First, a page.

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What's The Difference From Wicki And Hayden Layout?


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#19 ragtimer

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Posted 27 March 2008 - 10:20 PM

This sudden burst of interest in the Hayden duet is of great interest to me as I have just bought one of the square "bandonion" models.

Wow, another owner of the 67-key square Hayden! I bought one from Brian last October, shipped across The Pond, and a new member here named Grant has been playing one too. That makes three of us on this board.

Any guidance on playing it, helpful web resources etc, received with gratitude (and maybe even thanks).

Don't know if it's much practical help, but have you seen my thread under "Instrument Construction and Repair" where I give a photo tour of the 67's inside and out? This will save you from taking yours apart to admire the fine construction of the reed banks.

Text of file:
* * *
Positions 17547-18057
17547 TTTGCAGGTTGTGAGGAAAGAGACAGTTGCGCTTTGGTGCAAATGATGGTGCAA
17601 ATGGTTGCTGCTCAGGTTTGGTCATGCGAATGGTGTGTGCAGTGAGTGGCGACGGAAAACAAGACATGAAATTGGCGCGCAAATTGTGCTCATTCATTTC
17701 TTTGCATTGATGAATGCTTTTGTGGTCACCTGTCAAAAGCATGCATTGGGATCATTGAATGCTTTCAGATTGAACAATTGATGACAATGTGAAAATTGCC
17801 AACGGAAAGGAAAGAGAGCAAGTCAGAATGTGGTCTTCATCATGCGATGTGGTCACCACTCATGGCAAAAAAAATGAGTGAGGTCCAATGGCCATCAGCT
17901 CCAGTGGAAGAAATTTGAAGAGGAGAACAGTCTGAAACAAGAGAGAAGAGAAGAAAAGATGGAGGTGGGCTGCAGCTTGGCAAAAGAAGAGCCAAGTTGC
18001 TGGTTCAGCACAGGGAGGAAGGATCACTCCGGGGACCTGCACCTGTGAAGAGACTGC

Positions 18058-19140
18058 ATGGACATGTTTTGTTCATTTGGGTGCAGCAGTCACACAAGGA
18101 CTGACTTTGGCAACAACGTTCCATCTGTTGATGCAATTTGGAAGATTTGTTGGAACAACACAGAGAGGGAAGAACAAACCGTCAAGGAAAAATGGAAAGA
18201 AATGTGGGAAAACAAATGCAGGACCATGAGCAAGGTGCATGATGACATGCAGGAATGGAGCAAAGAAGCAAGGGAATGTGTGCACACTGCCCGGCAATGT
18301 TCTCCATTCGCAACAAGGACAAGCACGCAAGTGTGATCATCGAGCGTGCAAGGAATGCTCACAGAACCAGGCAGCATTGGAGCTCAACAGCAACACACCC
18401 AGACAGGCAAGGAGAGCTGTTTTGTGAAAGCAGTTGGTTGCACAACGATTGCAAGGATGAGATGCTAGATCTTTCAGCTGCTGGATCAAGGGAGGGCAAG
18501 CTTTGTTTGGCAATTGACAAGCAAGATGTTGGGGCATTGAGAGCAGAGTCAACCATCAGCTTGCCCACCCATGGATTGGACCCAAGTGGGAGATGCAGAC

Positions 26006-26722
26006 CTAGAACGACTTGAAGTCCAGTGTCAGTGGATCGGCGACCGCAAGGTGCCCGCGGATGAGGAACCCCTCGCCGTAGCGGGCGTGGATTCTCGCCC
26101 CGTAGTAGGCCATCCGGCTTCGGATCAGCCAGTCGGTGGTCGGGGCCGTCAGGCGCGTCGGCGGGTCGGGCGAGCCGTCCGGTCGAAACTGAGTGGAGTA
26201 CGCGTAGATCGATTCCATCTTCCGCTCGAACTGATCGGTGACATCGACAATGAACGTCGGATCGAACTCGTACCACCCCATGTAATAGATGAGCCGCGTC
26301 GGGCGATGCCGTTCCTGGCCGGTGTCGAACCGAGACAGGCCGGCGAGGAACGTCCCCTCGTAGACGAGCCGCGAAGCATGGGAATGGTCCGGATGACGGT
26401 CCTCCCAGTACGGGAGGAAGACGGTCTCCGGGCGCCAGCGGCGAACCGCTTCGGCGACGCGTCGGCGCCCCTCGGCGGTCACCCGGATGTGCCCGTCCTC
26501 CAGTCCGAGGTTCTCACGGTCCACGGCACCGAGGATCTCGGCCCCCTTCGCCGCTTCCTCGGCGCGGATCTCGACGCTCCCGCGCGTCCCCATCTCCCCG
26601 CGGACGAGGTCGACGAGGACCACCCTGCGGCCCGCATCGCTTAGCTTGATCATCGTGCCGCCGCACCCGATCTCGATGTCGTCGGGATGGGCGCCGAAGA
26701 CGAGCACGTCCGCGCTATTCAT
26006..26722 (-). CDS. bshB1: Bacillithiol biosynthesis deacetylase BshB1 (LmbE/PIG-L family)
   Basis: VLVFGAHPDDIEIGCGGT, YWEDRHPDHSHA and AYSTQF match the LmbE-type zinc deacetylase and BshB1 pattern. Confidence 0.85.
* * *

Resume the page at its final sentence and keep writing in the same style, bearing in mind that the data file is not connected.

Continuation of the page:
Actually, it's safe to take an end off and access the reeds. Taking the action cover off will leave you with a real challenge to get all the buttons back thru the felt-bushed holes -- so look at my photos instead ;)

PLAYING -- the handle/strap setup tends to tilt your finger downward across the rows, so your index finger hits high and your pinky misses low. Try to keep your thumb pulled back on the hand rest, so your wrist enters the strap at an angle from below, not above.

You may find some of the reeds sluggish, and unevenly voiced, so you have to play fairly loud, squeezing hard, and the bellows don't hold a lot of air so you reverse often.

But man, do those LH side deep bass chords sound fine! Move over, Stradella!

I am in touch with Brian since I bought it from him,
Roger

Brian and I had quite a bit of chat before closing the deal, Halfway thru I finally realized who I was talking with!

ANywa, ROger, welcome to The 67 Club! --Mike K.

#20 David Barnert

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Posted 29 March 2008 - 02:15 PM

This sudden burst of interest in the Hayden duet is of great interest to me as I have just bought one of the square "bandonion" models.

Wow, another owner of the 67-key square Hayden! I bought one from Brian last October, shipped across The Pond, and a new member here named Grant has been playing one too. That makes three of us on this board.

Grant Levy has been a member for years. He has the Hayden-67 instrument that I played once when Moshe Braner owned it in Vermont. If I'm not mistaken, it's also the same instrument that Jack Woehr had for a while.

#21 ragtimer